PRECIOUS-Gold falls as dollar strengthens ahead of US jobs data
* Traders focus on U.S. non-farm payrolls at 1230 GMT
* AngloGold Ashanti suspends operations at S. African mine
* Barrick Gold posts sharp drop in third-quarter profit
By David Brough
LONDON, Nov 2 (Reuters) - Gold fell on Friday, pressured by gains in the dollar ahead of a closely watched jobs report that will give the last major signal on the state of the world's largest economy before U.S. elections next week, and could set the tone for monetary policy.
U.S. non-farm payrolls data, due at 1230 GMT, is expected to show the economy added 125,000 jobs last month, a Reuters poll showed, though the unemployment rate is seen at 7.9 percent, against 7.8 percent the previous month.
Ahead of the data, the dollar rose to a near four-month high against the yen and a near three-week high against the euro as investors bet on an upbeat report after private employers added jobs at the fastest pace in eight months.
Spot gold was at $1,709.26 at 1102 GMT, down 0.63 percent, while U.S. gold futures for December fell $5.80 to $1,709.70. In the short term, it could benefit from a positive reading of the U.S. jobs market.
"The stronger dollar is bringing down a number of markets including gold," Standard Chartered analyst Daniel Smith said.
He said the payroll data was likely to show strong job creation after a recent run of positive U.S. economic data, which augured for a weaker dollar and higher gold prices.
"More surprising than not, we'll see good numbers today, and generally that will be pro-risk -- I think we're going to see higher metals prices and higher gold on the back of that, because the dollar is likely to weaken."
But in the longer term, a positive reading could weigh on gold if it trims expectations for monetary easing. The U.S. authorities have explicitly tied the extent of monetary stimulus measures - news of which sent gold above $1,795 an ounce in October - to the health of the jobs market.
Looser monetary policy stokes longer-term inflationary fears and maintains pressure on interest rates, both good for gold.
"A downside surprise in non-farm payrolls is likely to help fuel a gold rally, in our view," HSBC said in a note.
Gold importers in India, historically the world's biggest gold consumer, rushed to stock up ahead of major festivals after prices of the metal fell to their lowest in nearly a month.
India is approaching the height of its festival season, with the Diwali and Dhanteras later this month. Gold is a key part of gifts and is used for dowries at weddings, which are popular at this time of year.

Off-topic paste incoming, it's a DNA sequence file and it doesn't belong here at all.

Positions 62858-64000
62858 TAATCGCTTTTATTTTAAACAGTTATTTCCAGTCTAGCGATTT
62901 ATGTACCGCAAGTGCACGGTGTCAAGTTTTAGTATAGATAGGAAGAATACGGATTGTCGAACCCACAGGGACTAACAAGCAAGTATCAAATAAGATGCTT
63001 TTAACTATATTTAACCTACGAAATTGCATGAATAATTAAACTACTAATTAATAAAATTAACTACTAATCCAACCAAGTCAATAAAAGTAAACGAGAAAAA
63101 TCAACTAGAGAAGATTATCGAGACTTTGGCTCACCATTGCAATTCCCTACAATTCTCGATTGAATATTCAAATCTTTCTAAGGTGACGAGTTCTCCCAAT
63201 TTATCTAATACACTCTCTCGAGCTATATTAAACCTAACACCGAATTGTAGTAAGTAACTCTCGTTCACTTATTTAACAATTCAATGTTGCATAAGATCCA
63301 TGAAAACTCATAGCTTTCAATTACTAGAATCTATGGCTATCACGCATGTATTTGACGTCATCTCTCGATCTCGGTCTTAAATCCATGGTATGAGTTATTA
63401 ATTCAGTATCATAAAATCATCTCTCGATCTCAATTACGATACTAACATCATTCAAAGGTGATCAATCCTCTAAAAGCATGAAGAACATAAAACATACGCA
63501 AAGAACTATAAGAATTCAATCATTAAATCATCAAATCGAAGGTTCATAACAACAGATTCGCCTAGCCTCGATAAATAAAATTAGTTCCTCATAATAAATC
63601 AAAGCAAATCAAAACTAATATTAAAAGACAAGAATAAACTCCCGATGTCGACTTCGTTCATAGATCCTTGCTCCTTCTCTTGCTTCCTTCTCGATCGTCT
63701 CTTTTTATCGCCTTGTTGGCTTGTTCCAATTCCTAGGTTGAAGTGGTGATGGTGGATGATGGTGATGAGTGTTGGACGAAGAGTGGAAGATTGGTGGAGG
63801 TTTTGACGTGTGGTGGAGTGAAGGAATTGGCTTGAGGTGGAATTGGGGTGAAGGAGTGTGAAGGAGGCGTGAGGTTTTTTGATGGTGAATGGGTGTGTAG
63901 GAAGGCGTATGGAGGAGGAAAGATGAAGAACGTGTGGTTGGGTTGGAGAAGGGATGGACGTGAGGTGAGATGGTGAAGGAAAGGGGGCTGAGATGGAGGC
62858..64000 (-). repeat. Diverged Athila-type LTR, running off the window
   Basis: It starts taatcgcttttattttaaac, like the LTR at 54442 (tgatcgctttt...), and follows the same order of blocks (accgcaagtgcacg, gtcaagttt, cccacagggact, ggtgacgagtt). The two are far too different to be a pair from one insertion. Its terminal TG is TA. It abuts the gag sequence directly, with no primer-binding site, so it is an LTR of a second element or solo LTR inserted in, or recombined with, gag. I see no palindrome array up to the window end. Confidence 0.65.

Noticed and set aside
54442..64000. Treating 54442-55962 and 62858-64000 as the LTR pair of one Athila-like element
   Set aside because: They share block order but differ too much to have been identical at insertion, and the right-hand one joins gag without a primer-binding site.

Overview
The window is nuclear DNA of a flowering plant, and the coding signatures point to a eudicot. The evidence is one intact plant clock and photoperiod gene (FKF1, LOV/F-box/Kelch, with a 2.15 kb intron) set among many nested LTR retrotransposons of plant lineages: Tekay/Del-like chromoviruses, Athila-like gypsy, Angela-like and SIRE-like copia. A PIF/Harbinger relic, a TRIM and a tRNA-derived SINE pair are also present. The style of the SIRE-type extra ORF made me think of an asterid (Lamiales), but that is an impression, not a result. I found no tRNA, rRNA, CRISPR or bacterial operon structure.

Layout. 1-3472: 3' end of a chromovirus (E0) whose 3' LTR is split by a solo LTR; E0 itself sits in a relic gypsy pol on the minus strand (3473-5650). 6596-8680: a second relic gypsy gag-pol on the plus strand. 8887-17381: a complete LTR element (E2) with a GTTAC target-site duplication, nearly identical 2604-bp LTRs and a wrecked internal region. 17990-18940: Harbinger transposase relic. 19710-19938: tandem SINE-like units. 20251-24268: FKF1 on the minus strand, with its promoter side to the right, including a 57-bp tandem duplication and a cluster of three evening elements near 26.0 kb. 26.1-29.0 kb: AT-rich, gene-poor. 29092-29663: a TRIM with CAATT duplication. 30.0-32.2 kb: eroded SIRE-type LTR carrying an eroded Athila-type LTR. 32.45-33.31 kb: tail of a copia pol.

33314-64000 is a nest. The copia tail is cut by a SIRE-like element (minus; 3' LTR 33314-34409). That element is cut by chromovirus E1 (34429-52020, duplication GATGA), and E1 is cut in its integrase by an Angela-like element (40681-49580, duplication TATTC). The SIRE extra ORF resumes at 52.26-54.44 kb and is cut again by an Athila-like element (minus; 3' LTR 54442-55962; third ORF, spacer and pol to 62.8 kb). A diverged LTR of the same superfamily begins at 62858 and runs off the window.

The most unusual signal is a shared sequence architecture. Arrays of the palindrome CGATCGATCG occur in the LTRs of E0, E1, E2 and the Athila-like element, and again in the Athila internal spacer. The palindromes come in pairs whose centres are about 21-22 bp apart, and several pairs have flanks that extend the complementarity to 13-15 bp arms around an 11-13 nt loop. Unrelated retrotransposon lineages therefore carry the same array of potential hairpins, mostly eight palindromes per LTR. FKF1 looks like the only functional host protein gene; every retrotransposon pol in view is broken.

Data released by the Istanbul Gold Exchange on Friday showed Turkey's gold imports fell to 3.7 tonnes in October from 7.49 tonnes a year earlier, and 3.84 tonnes in September.
In South Africa, AngloGold Ashanti suspended operations at one of its mines on Friday, a sign that labour tensions continue to bubble in the sector despite the official resolution of weeks of wildcat walkouts.
The world's top gold producer, Barrick Gold Corp, reported a sharp drop in third-quarter profit, nudged back the production date for its massive Pascua-Lama gold and silver mine and increased its estimate on costs.
Platinum and palladium were both headed for their first weekly gains after three weeks of straight falls, although spot platinum lost half a percent to $1,553.24 and spot palladium fell 0.84 percent to $605.47.
October auto sales data pointed to still-sluggish car demand, curbing consumption expectations for platinum and palladium, which are chiefly used in catalytic converters.
France posted its twelfth straight monthly fall in new car registrations on Friday, while German new car registrations rose by slightly more than 1 percent in October, having slumped 11 percent in September, according to a source.
Silver was down 0.62 percent at $32.01 an ounce.
- Tweet this
- Share this
- Digg this
Trending On Reuters
The government sold a 10 percent stake in state-run behemoth Coal India on Friday, in a bumper sale which saw demand from institutional investors marginally exceed supply, giving a welcome boost to the government's faltering divestment drive. Full Article